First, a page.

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Quantifying the speculative component in the real price of oil: The role of global oil inventories

  • Kilian, Lutz
  • Lee, Thomas K.

One of the central questions of policy interest in recent years has been how many dollars of the inflation-adjusted price of oil must be attributed to speculative demand for oil stocks at each point in time. We develop statistical tools that allow us to address this question, and we use these tools to explore how the use of two alternative proxies for global crude oil inventories affects the empirical evidence for speculation. Notwithstanding some differences, overall these inventory proxies yield similar results. While there is evidence of speculative demand raising the price in mid-2008 by between 5 and 14 dollars, depending on the inventory specification, there is no evidence of speculative demand pressures between early 2003 and early 2008. As a result, current policy efforts aimed at tightening the regulation of oil derivatives markets cannot be expected to lower the real price of oil in the physical market. We also provide evidence that the Libyan crisis in 2011 shifted expectations in oil markets, resulting in a price increase of between 3 and 13 dollars, depending on the inventory specification. With regard to tensions with Iran in 2012, the implied price premium ranges from 0 to 9 dollars.

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Article provided by Elsevier in its journal Journal of International Money and Finance.

Volume (Year): 42 (2014)
Issue (Month): C ()
Pages: 71-87

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Handle: RePEc:eee:jimfin:v:42:y:2014:i:c:p:71-87
Contact details of provider: Web page: http://www.elsevier.com/locate/inca/30443

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  1. David M Arseneau & Sylvain Leduc, 2013. "Commodity Price Movements in a General Equilibrium Model of Storage," IMF Economic Review, Palgrave Macmillan, vol. 61(1), pages 199-224, April.
  2. Giannone, Domenico & Reichlin, Lucrezia, 2006. "Does Information Help Recovering Structural Shocks from Past Observations?," CEPR Discussion Papers 5725, C.E.P.R. Discussion Papers.
  3. Baumeister, Christiane & Kilian, Lutz, 2011. "Real-Time Analysis of Oil Price Risks Using Forecast Scenarios," CEPR Discussion Papers 8698, C.E.P.R. Discussion Papers.
  4. Hicks, Bruce & Kilian, Lutz, 2009. "Did Unexpectedly Strong Economic Growth Cause the Oil Price Shock of 2003-2008?," CEPR Discussion Papers 7265, C.E.P.R. Discussion Papers.
  5. Christiane Baumeister & Lutz Kilian, 2011. "Real-Time Forecasts of the Real Price of Oil," Journal of Business & Economic Statistics, Taylor & Francis Journals, vol. 30(2), pages 326-336, September.
  6. Christiane Baumeister & Gert Peersman, 2011. "The Role of Time-Varying Price Elasticities in Accounting for Volatility Changes in the Crude Oil Market," Working Papers 11-28, Bank of Canada.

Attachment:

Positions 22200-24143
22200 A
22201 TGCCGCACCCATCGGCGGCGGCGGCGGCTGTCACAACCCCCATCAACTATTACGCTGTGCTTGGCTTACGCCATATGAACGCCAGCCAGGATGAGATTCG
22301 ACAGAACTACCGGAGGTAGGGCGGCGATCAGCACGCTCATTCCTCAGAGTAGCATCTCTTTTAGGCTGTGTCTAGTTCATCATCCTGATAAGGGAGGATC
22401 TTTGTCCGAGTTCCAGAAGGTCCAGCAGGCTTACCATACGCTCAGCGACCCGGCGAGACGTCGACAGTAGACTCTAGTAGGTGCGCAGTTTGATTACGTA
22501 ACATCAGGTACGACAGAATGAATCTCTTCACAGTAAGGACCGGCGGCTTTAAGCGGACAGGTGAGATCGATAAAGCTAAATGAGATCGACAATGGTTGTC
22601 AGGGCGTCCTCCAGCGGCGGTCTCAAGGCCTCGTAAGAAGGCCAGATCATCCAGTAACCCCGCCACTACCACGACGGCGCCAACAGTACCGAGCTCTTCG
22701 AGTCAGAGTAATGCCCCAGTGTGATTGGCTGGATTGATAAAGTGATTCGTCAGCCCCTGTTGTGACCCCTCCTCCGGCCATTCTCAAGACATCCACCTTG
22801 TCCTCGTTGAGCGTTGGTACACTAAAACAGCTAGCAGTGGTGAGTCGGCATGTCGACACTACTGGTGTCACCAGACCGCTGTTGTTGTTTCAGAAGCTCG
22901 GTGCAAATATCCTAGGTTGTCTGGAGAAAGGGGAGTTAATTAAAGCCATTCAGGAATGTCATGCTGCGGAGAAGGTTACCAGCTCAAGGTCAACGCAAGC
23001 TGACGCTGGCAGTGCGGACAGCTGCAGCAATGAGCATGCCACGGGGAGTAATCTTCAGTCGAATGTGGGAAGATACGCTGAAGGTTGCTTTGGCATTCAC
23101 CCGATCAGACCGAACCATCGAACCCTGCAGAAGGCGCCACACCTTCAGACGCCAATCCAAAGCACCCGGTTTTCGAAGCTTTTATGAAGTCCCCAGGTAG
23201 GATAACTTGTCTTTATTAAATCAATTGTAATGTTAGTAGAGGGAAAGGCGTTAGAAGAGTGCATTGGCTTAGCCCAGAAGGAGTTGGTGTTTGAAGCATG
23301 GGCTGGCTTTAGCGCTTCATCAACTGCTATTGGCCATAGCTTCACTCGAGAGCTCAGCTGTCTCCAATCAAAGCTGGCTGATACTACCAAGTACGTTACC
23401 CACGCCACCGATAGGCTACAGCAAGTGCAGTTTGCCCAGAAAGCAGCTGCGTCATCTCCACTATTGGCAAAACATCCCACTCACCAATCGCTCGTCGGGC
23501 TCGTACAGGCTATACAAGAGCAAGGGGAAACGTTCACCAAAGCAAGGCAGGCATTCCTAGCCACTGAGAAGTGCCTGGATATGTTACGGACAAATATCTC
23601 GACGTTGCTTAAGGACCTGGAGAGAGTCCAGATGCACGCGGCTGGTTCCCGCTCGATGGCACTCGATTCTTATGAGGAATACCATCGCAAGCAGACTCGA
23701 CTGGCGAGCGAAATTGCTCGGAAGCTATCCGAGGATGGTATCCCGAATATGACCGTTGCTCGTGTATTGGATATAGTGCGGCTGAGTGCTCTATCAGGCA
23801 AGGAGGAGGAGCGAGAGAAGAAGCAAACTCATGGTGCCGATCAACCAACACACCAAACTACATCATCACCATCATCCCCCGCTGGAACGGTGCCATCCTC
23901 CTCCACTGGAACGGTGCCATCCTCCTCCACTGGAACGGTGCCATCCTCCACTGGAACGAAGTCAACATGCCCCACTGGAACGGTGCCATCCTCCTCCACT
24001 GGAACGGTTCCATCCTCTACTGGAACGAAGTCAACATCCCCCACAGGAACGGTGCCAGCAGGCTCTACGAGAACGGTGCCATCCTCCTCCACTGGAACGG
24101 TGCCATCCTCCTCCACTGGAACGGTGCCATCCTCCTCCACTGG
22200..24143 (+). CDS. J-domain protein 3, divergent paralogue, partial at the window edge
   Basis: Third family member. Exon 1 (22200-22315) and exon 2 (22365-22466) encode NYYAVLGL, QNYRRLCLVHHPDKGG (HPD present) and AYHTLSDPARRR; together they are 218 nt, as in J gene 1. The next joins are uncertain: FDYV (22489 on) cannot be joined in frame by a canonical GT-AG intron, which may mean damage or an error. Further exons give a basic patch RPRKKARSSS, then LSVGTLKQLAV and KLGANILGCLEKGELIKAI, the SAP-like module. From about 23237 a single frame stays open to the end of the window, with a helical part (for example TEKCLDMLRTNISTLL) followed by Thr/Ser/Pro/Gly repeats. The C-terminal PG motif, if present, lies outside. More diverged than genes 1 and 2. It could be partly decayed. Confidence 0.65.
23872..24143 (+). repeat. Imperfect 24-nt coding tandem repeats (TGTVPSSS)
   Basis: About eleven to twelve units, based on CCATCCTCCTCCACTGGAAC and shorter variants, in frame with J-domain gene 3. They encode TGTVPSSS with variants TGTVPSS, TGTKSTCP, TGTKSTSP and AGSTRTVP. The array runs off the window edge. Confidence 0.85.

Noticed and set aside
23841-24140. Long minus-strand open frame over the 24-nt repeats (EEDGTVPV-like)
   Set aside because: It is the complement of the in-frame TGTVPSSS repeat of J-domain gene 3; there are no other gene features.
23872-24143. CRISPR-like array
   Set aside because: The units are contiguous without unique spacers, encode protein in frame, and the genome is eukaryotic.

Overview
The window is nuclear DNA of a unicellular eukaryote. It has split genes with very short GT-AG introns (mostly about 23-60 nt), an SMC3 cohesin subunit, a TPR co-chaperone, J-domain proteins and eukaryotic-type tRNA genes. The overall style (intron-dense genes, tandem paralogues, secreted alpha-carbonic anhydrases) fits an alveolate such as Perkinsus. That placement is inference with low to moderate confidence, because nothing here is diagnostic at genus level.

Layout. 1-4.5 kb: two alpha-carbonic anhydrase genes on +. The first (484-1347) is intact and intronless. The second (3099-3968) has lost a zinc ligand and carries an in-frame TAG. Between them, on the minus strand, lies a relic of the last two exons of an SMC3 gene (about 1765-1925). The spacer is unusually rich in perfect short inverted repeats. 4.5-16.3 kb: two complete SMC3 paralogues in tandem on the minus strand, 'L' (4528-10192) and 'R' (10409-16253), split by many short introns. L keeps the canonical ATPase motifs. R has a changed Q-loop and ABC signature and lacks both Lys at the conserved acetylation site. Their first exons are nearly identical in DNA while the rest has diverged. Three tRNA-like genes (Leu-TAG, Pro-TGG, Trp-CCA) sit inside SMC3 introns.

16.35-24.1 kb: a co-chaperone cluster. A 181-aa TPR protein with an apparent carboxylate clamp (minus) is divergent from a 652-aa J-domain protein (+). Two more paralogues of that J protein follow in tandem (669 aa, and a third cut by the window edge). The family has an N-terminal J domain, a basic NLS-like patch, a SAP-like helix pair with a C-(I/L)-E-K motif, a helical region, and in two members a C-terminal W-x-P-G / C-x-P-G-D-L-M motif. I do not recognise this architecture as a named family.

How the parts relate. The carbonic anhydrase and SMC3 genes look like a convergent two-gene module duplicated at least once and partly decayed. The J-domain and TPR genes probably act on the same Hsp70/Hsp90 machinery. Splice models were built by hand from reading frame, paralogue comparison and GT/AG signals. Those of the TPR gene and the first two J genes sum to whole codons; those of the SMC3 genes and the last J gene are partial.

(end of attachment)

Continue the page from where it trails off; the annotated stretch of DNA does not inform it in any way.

7. Kilian, Lutz, 2006. "Not All Oil Price Shocks Are Alike: Disentangling Demand and Supply Shocks in the Crude Oil Market," CEPR Discussion Papers 5994, C.E.P.R. Discussion Papers.
  8. Kilian, Lutz & Murphy, Daniel P, 2009. "Why Agnostic Sign Restrictions Are Not Enough: Understanding the Dynamics of Oil Market VAR Models," CEPR Discussion Papers 7471, C.E.P.R. Discussion Papers.
  9. Bassam Fattouh, Lutz Kilian, and Lavan Mahadeva, 2013. "The Role of Speculation in Oil Markets: What Have We Learned So Far?," The Energy Journal, International Association for Energy Economics, vol. 0(Number 3).
  10. Deren Unalmis & Ibrahim Unalmis & Derya Filiz Unsal, 2012. "On Oil Price Shocks: The Role of Storage," IMF Economic Review, Palgrave Macmillan, vol. 60(4), pages 505-532, December.
  11. Eyal Dvir & Kenneth S. Rogoff, 2009. "Three Epochs of Oil," NBER Working Papers 14927, National Bureau of Economic Research, Inc.
  12. Bahattin Buyuksahin & Jeffrey H. Harris, 2011. "Do Speculators Drive Crude Oil Futures Prices?," The Energy Journal, International Association for Energy Economics, vol. 0(Number 2), pages 167-202.
  13. James D. Hamilton, 2009. "Causes and Consequences of the Oil Shock of 2007-08," Brookings Papers on Economic Activity, Economic Studies Program, The Brookings Institution, vol. 40(1 (Spring), pages 215-283.
  14. Lutz Kilian, 2008. "Exogenous Oil Supply Shocks: How Big Are They and How Much Do They Matter for the U.S. Economy?," The Review of Economics and Statistics, MIT Press, vol. 90(2), pages 216-240, May.
  15. James D. Hamilton & Jing Cynthia Wu, 2013. "Risk Premia in Crude Oil Futures Prices," NBER Working Papers 19056, National Bureau of Economic Research, Inc.
  16. repec:taf:jnlbes:v:30:y:2012:i:2:p:326-336 is not listed on IDEAS
  17. Alquist, Ron & Kilian, Lutz, 2007. "What Do We Learn from the Price of Crude Oil Futures?," CEPR Discussion Papers 6548, C.E.P.R. Discussion Papers.
  18. Irwin, Scott H. & Sanders, Dwight R., 2012. "Testing the Masters Hypothesis in commodity futures markets," Energy Economics, Elsevier, vol. 34(1), pages 256-269.
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